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Are 93 per cent of "custody battles" won by mothers? PDF Print E-mail
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Written by George O'Neill   
With the release of the Family Justice Review final report, there came a number of articles concerning the custody of children whose parents have divorced or separated. But where did the above Daily Mail statistic come from?

The Family Justice Review final report “flatly rejected claims by fathers' rights groups that the current system is biased – despite figures showing that 93 per cent of custody battles are won by the mother”.

Daily Mail, 4 November 2011

The recommendations of the Family Justice Review final report were yesterday denounced by the Daily Mail as a “betrayal of the family”. 

Among other things, the review advised that “no legislation should be introduced that creates or risks creating the perception that there is a parental right to substantially shared or equal time for both parents”, advice that drew strong criticism from certain fathers' rights groups and sections of the press.

But there was one figure in the Mail's coverage that caught our eye in particular. Were 93 per cent of custody battles won by mothers, and where did the figure come from in the first place?

Although the figure is quoted on several websites (for example, see the UK Men and Father's Rights statistics page, and the Cheltenham Group website), we could find no official confirmation of the number.

The Ministry of Justice (MoJ) said it didn't recognise the 93 per cent figure, while the Children and Family Court Advisory and Support Service (CAFCASS) confessed themselves “baffled” as to the source of the Daily Mail's statistics.

Eventually, our inquiries paid off. Fathers for Justice (whose reaction to the review was quoted also in the Daily Mail article), told us that, although they didn't have a figure for the results of court disputes between parents,  they did have numbers that appear to be the source of the Daily Mail's claim. 

They told us that this result came from the Child Support Agency (CSA). The CSA figure refers to the proportion of all separated or divorced couples with children, for which the children live with the mother.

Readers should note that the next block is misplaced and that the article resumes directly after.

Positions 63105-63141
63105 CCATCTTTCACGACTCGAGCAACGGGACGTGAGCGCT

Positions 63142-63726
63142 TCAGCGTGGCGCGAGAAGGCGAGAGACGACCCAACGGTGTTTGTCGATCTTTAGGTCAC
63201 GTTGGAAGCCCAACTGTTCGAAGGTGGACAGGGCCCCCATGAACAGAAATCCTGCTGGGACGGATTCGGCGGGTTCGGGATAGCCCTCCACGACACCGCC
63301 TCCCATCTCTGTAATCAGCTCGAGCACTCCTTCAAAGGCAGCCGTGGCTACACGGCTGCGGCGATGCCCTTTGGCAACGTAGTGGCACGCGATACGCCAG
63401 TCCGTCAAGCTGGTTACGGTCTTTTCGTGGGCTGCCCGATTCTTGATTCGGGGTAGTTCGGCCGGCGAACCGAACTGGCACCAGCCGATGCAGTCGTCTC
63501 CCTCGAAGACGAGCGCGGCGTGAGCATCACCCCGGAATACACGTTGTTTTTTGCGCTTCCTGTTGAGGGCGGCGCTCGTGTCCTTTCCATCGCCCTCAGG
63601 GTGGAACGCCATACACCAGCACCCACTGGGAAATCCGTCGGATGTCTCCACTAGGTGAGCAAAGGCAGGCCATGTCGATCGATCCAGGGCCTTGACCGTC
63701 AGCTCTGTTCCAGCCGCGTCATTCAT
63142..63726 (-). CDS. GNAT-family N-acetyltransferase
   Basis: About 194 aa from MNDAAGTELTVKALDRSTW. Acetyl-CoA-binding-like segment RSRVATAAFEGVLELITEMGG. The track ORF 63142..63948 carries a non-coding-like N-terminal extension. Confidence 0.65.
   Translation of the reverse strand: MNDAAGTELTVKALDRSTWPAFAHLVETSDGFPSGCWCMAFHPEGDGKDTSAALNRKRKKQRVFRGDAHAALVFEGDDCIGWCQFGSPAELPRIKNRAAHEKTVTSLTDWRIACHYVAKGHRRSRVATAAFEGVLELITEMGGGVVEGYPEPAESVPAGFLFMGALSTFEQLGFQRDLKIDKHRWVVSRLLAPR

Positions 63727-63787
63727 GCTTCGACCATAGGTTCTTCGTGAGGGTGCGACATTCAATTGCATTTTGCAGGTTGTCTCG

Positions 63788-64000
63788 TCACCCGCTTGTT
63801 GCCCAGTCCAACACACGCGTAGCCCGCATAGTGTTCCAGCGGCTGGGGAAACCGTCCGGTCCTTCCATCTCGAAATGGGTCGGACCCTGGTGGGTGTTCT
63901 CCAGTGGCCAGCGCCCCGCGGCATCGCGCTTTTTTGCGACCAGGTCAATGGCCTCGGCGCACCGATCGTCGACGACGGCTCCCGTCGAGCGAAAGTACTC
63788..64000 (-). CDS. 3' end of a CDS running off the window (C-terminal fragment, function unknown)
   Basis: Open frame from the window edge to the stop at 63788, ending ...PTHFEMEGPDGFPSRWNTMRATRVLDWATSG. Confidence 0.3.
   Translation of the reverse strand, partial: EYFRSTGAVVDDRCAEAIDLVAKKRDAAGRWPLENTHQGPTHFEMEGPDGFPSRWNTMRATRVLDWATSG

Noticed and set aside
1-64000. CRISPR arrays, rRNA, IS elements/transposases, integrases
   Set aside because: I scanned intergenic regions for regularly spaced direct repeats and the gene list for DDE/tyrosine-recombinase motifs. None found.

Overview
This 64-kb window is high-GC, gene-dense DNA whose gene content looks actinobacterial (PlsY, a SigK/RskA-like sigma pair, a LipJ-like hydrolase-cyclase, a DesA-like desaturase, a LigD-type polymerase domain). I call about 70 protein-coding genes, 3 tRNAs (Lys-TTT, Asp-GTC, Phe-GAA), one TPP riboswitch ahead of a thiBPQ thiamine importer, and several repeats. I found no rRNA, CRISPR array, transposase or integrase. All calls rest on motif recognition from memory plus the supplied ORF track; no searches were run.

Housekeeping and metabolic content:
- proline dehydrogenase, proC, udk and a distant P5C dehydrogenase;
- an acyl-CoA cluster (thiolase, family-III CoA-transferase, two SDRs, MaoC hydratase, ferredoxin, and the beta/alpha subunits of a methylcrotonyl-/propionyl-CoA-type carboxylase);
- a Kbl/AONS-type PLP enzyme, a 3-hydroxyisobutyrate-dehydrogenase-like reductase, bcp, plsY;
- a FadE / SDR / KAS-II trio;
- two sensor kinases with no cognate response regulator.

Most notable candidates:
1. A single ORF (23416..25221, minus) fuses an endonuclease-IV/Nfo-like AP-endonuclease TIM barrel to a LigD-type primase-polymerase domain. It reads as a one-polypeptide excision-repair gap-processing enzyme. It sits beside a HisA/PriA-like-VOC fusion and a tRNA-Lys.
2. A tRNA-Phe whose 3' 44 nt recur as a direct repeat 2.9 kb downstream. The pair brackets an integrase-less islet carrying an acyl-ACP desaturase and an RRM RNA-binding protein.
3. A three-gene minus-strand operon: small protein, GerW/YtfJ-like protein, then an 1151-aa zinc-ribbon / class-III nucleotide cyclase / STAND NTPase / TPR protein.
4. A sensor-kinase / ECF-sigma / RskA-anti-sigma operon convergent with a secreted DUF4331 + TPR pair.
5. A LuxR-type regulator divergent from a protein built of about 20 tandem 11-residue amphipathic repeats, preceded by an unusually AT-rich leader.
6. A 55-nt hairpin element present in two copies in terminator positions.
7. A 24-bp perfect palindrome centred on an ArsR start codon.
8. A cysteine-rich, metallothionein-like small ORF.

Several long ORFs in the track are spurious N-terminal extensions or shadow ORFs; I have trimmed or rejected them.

Full Fact found the latest Child Support Agency National Statistics to confirm this figure. It recorded that “In 95.1% of assessed cases, the non-resident parent is male”. It would seem that the claim that 95% of resident parents are female is the corollary of this claim, however, this isn't specifically mentioned in the document. Full Fact found an earlier report, though (June 2009, table 24) which did specifically record that 95 per cent of “parents/persons with care” were female.

Fathers for Justice told us that to their knowledge there was no record of the proportion of cases in which the courts awarded child custody to the mother.

If the CSA figures are indeed the source of the Daily Mail's claim, then it has clearly been misrepresented. Not all of these couples will not have gone through the court system, but instead will have reached an arrangement either on their own or with the help of mediation. Their results cannot therefore be used as evidence of outcomes custody battles, which is the context in which the Daily Mail uses the figure.


Full Fact has contacted the Daily Mail to ascertain whether the CSA report is indeed the source of their claim, as seems likely. If it is we will be asking for a correction.

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